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Pediatr Crit Care Med. 2002 Oct;3(4):358-63.

Mortality after admission in the pediatric emergency department: a prospective study from a referral children's hospital in southern India.

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1
Pediatric Emergency Department, Institute of Child Health, Madras Medical College, Egmore, Madras, India.

Abstract

OBJECTIVE:

Data on outcomes after admission in pediatric emergency departments are sparse in India. Our objectives were to determine the clinical and epidemiologic profile of acutely ill children and to identify risk factors for mortality.

DESIGN:

Prospective, longitudinal study, conducted in 1999.

SETTING:

Pediatric emergency department at the Institute of Child Health, a multiple specialty, children's referral, public hospital in Madras, India.

PATIENTS:

Children of <12 yrs of age who required acute care in the pediatric emergency department (excluding minor illnesses) recruited consecutively during a 2-mo period.

MEASUREMENTS AND MAIN RESULTS:

Data included demographic variables, clinical profile, diagnoses, therapy, and in-hospital mortality after admission (outcome). In a cohort of 1155 children, there were 141 deaths (12.2%). Mortality was highest in the neonatal group (17.8%), which accounted for 67% of all deaths. Among neonates, breathlessness, poor feeding, birth asphyxia, and prematurity were the most common presenting problems. Among the postneonates, breathlessness, fever, and fits ranked high. Multivariate analyses to determine risk factors were done separately for neonates, postneonates, and those aged 1-12 yrs. Among neonates, age of <or=7 days, prematurity, low birth weight, chest retractions, central-peripheral temperature gap, and respiratory failure requiring ventilation were significant risk factors for mortality. Among the postneonatal group, poor pulse volume and respiratory failure were strong risk factors. In those aged >1 yr, central-peripheral temperature gap and respiratory failure were major risk factors.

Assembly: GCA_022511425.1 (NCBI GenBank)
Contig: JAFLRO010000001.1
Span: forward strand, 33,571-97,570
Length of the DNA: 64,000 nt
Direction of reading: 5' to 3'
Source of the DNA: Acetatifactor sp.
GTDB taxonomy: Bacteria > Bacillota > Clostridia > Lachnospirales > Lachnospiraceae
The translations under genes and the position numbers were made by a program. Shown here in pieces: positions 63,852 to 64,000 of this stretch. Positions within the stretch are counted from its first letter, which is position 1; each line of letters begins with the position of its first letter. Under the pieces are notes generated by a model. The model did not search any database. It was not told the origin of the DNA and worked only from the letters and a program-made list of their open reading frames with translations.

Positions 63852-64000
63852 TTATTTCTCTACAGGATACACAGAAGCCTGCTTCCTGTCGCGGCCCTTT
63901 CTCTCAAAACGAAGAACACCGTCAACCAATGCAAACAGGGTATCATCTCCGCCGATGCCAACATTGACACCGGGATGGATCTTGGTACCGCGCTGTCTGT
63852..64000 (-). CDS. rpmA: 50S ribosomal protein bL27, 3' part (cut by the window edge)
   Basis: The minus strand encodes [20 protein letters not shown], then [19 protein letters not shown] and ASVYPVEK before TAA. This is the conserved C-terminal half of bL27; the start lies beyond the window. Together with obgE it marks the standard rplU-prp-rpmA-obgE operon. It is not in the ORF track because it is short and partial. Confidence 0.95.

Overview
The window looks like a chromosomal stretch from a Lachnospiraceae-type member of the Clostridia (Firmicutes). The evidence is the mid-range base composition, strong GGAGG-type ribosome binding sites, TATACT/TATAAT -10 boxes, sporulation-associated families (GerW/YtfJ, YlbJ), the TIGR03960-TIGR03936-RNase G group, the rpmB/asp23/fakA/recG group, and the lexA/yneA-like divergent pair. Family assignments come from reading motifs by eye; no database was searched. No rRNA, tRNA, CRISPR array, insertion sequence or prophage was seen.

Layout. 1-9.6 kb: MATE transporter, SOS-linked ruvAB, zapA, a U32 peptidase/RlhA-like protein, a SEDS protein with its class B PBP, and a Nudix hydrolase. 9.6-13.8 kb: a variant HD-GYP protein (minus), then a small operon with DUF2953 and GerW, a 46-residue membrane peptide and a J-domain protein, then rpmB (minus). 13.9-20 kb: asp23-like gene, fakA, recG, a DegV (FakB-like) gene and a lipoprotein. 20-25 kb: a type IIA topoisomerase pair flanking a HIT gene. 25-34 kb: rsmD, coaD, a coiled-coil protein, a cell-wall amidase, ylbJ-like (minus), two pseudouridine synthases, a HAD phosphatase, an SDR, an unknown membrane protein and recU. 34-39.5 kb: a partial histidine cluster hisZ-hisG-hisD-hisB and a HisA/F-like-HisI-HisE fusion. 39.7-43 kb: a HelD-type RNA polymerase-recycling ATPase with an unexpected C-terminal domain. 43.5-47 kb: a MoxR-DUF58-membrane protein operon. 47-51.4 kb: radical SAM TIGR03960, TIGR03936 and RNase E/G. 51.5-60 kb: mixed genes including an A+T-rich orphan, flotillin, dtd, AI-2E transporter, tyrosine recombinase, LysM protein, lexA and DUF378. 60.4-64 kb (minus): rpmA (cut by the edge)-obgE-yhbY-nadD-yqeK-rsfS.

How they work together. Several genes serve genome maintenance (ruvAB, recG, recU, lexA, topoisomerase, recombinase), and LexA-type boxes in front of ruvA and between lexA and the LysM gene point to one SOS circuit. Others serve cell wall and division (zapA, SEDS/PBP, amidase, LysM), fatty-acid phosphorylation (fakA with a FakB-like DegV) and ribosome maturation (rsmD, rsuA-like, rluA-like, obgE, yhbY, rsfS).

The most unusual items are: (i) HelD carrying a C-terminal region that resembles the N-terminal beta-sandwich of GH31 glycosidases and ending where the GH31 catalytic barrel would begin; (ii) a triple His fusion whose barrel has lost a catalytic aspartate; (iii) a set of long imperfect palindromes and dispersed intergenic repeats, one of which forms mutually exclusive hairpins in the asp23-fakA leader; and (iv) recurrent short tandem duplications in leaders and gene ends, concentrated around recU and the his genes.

CONCLUSIONS:

The incidence of mortality is high in our setting and further research is needed to identify causes of preventable deaths. Children presenting with signs of hypoperfusion and respiratory failure had poor outcomes. This raises the concern that children may be presenting late, with advanced, severe illness to our pediatric emergency department. The data also suggest that identification of serious illness in children is possible with simple clinical signs and symptoms.

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